[OS X TeX] Error: I can't write on file '(name)'

Roussanka Loukanova rloukano at stp.lingfil.uu.se
Thu Mar 22 15:09:05 CET 2007


Thanks, Bruno: I haven't yet realized the need of such modification, but 
your explanation gives (as always) better (and better) understanding of 
the workings of the TeX distributions.

I have a marginal comment about the editor, which might be useful, in 
particular, to people who use Carbon Emacs or Aquamacs (and would prefer 
to refrain from pico). The edditing access to files residing in the root 
directories is restricted within these editors.

OS X comes with its own Emacs. Unix Emacs lacks the graphical interface of
Carbon Emacs and Aquamacs, but is otherwise in entire powers. It can be 
invoked from the Terminal (in the same way as pico):

sudo emacs /usr/local/texlive/2007/texmf/web2c/texmf.cnf Ret

or for any file:

sudo emacs <path-file-name> Ret

OSX's emacs has the same key commands as Carbon Emacs and Aquamacs. For 
such small editing tasks in the root files, one would need very few 

Ctrl-x Ctrl-s   Save the changes in the file
Ctrl-x Ctrl-c   Quit Emacs

(As in Pico) You can also use the DownArrow key to move down line-by-line, 
and respectively, Left, Right and Up Arrows to move around until you get 
to the desired location in the file.

One can also search incrementally by using some key words, for ex., in 
this case: "open", "paranoid":

Ctrl-s (you'll be prompted to type in the bottom of the buffer, so type for 
ex. "paranoid" or "open" (without the quotes).

One can find information about emacs commands, for ex. at (there might be 
better places):



On Thu, 22 Mar 2007, Bruno Voisin wrote:

> Le 22 mars 07 à 12:45, Jonathan Kew a écrit :
>> Find the line
>>    openout_any = p
>> in there; change to
>>    openout_any = r
>> and I think you'll be OK. ("a" would be even more permissive than "r", but 
>> I don't think you need that.)
> Thanks for this tip, that's helpful. I knew about the -R option (= secure 
> mode) of dvips, and about the -shell-escape and -no-shell-escape options of 
> pdftex, but I didn't suspect there was this switch in addition for pdftex in 
> texmf.cnf.
> Regarding texmf.cnf, the gwTeX and MacTeX/TeXLive setups are a bit different. 
> With MacTeX/TeXLive, there is one single texmf.cnf at:
> /usr/local/texlive/2007/texmf/web2c/texmf.cnf
> which is the file to edit. With gwTeX, there are two different texmf.cnf at:
> /usr/local/gwTeX/texmf.cnf
> /usr/local/gwTeX/texmf/web2c/texmf.cnf
> The second file is the TeXLive default, and the first file is where local 
> modifications are kept. The two are read in sequence, with any definition in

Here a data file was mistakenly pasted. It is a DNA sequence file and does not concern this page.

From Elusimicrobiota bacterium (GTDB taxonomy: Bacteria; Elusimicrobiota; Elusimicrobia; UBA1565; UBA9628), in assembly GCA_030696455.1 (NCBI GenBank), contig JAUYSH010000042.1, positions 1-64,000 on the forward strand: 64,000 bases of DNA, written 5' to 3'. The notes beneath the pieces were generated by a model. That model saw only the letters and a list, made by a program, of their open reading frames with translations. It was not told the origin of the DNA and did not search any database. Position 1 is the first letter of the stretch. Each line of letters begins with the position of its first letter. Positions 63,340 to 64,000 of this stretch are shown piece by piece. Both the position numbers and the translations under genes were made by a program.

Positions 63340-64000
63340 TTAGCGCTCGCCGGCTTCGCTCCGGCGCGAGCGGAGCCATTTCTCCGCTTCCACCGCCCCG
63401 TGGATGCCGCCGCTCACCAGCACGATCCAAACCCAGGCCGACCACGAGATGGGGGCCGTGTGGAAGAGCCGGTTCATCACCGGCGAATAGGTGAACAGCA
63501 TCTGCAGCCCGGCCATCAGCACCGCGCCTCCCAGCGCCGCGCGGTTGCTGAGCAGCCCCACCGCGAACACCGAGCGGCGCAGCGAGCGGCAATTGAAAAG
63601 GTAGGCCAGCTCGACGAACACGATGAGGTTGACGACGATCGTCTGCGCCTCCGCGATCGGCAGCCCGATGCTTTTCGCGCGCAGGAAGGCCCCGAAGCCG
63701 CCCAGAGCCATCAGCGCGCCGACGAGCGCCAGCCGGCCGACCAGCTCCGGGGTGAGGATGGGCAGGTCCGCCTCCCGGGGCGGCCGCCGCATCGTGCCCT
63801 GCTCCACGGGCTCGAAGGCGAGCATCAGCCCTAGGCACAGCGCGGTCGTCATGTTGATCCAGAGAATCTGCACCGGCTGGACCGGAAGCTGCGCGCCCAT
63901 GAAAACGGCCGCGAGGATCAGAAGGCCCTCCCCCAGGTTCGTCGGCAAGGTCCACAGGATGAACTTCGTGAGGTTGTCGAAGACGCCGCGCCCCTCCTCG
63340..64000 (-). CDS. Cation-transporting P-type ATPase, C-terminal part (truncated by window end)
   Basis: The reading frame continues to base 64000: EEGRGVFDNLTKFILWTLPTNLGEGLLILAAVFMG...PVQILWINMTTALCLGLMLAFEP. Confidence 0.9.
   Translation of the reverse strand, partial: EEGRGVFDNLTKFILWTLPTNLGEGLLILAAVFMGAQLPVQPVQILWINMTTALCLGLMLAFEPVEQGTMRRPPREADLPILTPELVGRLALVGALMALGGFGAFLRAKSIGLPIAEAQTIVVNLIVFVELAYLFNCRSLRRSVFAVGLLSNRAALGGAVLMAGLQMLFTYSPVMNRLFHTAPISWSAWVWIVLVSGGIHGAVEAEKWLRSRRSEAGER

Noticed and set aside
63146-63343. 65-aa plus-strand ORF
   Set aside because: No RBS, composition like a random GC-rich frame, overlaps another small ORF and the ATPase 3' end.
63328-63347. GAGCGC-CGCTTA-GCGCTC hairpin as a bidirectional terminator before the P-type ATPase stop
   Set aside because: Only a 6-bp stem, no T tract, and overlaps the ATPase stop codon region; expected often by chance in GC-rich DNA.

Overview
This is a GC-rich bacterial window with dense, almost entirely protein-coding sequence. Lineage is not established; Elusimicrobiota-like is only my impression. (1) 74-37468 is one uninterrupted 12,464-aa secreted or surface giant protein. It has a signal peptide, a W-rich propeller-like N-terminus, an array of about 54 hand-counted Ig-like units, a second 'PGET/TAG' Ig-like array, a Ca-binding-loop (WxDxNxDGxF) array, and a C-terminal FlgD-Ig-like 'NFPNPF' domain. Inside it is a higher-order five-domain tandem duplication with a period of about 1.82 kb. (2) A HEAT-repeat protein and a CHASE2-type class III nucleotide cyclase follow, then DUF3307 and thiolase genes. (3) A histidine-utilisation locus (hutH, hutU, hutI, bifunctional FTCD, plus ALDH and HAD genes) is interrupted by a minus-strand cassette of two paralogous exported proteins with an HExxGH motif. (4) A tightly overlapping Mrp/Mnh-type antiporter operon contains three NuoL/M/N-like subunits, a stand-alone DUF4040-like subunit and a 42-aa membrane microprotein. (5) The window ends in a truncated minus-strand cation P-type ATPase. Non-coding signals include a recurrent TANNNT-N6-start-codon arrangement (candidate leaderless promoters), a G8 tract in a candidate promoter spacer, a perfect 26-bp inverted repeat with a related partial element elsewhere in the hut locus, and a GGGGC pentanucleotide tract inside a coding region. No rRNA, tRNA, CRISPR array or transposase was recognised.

> the first superseding definitions read later in the second.
> Hence, for MacTeX/TeXLive simply *edit* the unique 
> /usr/local/texlive/2007/texmf/web2c/texmf.cnf as said above, while for gwTeX 
> you need to *add*:
>   openout_any = r
> to /usr/local/gwTeX/texmf.cnf.
> Finally, to Alain, regarding the editor, in case you don't have TextWrangler 
> you can simply use pico. pico is a stand-alone version of the text editor of 
> the pine mail reader, and it's "intuitive"-enough to use (on second thought, 
> I think pico in OS X points actually to nano, a GNU clone of pico -- those 
> physicists, they just couldn't resist ;-).
> Simply type in Terminal, using MacTeX as an example:
> sudo pico /usr/local/texlive/2007/texmf/web2c/texmf.cnf
> then use Ctrl-V to move down screen-by-screen until you reach the desired 
> part (you can also use the DownArrow key to move down line-by-line):
> % Allow TeX \openin, \openout, or \input on filenames starting with `.'
> % (e.g., .rhosts) or outside the current tree (e.g., /etc/passwd)?
> % a (any)        : any file can be opened.
> % r (restricted) : disallow opening "dotfiles".
> % p (paranoid)   : as 'r' and disallow going to parent directories, and
> %                  restrict absolute paths to be under $TEXMFOUTPUT.
> openout_any = p
> openin_any = a
> then modify the openout_any setting as required, and then type in Ctrl-O to 
> save and Ctrl-X to quit.
> The bad thing is that texmf.cnf will be overwritten each time TeX is updated, 
> so that you'll have to redo your modification each time. Actually it's 
> simpler with gwTeX, as installed by i-Installer: at each update, I think, 
> i-Installer detects the local /usr/local/gwTeX/texmf.cnf has been changed and 
> offers to save a copy on your Desktop (with the date appended at the end of 
> the name) before performing the update. Then you'll simply have to merge back 
> your modifications after the update.
> Hope this helps,
> Bruno Voisin

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